I created Kelsay Books and its imprints to make publishing a pleasant experience for poets: To respond to submissions within a week and not keep authors waiting for a decision. To create a relaxed atmosphere where the authors can take long as they need before they give the okay to print. And to relieve poets from the stress of pre-orders.
I want the poets I publish to be proud of their books and to not feel they have wasted two years perfecting a manuscript only to have no input on how the book design will look. I give my clients every opportunity to walk away from their publishing experience with the type of book that they have imagined. Basically, my clients and I are co-creators of a brand new work of art.
What kind of reception have the books you’ve published received from the poetry community?
Enthusiastic. Most of my clients are pleasantly surprised at my response time and my willingness to make change after change to their manuscripts without becoming irritated.
And how have they been received by readers? For instance, I read that some of the books you’ve published were being used as texts in college courses. To me that says something about the quality of the books you’re releasing, both in terms of the poetry itself and the way you present it (i.e., the way the book is designed). What are readers—beyond your clients—saying about Kelsay Books?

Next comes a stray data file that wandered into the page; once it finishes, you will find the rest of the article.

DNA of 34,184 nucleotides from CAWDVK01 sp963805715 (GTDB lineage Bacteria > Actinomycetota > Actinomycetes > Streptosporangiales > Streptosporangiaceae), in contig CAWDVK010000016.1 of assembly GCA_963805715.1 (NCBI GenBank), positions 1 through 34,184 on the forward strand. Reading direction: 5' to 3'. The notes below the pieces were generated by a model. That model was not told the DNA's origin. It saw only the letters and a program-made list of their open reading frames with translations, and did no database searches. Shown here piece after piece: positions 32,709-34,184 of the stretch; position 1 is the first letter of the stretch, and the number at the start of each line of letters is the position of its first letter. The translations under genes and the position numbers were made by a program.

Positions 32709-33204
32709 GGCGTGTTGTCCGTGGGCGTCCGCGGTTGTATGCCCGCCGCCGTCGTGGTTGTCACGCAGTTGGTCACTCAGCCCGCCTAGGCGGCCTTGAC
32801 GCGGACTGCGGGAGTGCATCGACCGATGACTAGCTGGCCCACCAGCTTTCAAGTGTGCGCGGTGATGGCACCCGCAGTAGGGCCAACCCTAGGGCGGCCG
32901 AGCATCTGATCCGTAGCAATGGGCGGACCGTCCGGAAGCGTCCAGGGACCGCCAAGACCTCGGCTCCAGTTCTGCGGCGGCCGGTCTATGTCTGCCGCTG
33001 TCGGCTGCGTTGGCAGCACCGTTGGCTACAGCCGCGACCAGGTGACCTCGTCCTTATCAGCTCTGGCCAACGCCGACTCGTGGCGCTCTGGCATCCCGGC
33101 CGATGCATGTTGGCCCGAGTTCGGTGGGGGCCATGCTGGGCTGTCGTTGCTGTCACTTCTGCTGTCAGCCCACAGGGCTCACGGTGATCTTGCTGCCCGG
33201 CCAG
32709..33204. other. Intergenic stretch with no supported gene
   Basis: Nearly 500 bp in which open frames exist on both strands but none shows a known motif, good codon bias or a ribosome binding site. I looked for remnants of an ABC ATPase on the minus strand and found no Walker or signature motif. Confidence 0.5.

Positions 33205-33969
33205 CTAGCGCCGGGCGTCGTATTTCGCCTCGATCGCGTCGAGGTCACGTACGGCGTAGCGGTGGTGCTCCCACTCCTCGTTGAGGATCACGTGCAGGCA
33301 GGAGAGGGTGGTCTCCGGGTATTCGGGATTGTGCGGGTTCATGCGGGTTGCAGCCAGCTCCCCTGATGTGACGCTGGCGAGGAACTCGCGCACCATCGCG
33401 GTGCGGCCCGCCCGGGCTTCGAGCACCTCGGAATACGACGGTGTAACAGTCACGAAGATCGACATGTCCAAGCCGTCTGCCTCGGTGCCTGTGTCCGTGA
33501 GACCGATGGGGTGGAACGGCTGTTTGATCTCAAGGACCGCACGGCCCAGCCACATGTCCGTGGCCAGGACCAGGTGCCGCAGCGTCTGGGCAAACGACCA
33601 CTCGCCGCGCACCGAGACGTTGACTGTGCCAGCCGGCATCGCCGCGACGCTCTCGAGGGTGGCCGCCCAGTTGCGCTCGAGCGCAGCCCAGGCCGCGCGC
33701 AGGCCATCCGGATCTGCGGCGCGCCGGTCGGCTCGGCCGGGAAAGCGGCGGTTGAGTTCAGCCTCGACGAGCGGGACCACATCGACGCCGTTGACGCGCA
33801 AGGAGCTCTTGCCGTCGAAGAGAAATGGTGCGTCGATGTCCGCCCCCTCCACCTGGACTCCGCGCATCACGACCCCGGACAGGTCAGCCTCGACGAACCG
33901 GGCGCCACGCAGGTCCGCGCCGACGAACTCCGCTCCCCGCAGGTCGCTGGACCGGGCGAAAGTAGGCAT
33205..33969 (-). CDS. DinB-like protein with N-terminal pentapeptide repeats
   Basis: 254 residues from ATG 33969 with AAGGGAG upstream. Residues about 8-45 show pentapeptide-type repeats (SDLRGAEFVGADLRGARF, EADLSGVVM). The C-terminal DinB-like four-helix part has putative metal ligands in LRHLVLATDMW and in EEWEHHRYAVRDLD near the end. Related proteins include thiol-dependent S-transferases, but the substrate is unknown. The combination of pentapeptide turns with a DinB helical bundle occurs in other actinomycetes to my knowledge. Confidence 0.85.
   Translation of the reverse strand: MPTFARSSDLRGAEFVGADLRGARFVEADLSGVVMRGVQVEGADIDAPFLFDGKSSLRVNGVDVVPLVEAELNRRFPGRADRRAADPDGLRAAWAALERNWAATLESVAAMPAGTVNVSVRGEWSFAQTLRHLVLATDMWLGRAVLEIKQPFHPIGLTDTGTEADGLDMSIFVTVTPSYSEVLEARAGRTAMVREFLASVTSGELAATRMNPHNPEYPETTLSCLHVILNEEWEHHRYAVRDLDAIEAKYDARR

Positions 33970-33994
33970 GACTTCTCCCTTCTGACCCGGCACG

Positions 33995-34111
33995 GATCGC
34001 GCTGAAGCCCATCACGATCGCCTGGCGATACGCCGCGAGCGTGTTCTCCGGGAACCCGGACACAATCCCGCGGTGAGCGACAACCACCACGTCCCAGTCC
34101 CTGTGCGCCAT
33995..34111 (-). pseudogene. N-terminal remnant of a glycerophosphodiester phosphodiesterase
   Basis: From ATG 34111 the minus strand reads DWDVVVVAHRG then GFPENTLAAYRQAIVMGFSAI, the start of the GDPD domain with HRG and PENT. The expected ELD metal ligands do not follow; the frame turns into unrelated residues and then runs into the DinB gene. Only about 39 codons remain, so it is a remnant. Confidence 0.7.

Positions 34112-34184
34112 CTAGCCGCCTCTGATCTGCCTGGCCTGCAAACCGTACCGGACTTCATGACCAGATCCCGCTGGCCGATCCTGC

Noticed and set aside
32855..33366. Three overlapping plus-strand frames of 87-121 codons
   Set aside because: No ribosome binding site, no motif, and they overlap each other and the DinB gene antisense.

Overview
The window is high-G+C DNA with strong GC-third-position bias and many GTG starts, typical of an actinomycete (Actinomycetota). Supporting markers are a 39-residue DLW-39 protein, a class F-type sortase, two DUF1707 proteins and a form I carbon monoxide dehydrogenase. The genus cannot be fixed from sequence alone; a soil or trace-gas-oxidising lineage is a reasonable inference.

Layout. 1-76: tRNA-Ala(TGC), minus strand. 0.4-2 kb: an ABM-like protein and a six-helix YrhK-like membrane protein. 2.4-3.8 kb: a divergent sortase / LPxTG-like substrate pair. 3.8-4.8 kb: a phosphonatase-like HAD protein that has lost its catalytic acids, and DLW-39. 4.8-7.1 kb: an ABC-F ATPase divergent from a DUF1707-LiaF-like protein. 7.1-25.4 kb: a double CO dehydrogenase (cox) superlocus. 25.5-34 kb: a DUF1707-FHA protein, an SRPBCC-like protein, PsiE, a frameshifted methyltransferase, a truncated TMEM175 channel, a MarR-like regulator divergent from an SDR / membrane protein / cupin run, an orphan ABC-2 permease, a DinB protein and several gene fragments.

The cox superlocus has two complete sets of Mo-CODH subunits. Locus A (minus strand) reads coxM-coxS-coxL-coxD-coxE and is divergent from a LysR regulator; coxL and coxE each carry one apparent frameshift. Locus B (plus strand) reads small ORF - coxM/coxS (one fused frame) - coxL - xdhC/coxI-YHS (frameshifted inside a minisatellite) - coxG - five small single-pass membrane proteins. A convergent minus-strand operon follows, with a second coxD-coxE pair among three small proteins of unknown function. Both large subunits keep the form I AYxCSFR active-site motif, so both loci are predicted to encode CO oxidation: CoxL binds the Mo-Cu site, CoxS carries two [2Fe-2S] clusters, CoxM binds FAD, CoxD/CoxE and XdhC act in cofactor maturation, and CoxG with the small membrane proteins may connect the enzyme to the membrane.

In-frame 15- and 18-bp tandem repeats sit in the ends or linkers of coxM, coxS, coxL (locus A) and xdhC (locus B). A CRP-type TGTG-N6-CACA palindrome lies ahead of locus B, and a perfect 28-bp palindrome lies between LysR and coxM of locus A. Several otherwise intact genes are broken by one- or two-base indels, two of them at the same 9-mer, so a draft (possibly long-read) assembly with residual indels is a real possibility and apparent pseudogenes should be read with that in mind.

Yes, several of the books have been picked up by various universities, where they have mainly been used for creative writing classes. Because of the nature of the business, I’m one step removed from the end user. This year was the first time I cut royalty checks to my clients, and it amazed me how much revenue went out. So, the sales are good, and I assume from the re-orders I get that the readers are happy.
I’ve heard good things from some poets you’ve published about your work as an editor. What’s your editorial philosophy?
A large portion of my clients are English teachers, professors, and poet laureates. Because they’re experienced, they know what they want and I work with them to create something we can both be proud of. My philosophy is to treat everyone with consideration, fix any mistakes that occur, and never leave a poet unhappy in the aftermath.
How does working as an editor compare to working as a poet?
As a poet, I had to seek out editors who appreciated my style of writing in order to have my work published. I tried to expand my style, somewhat, to widen the scope of journals that would publish my poetry. So I concentrated on perfecting my writing and focused on being as prolific as possible.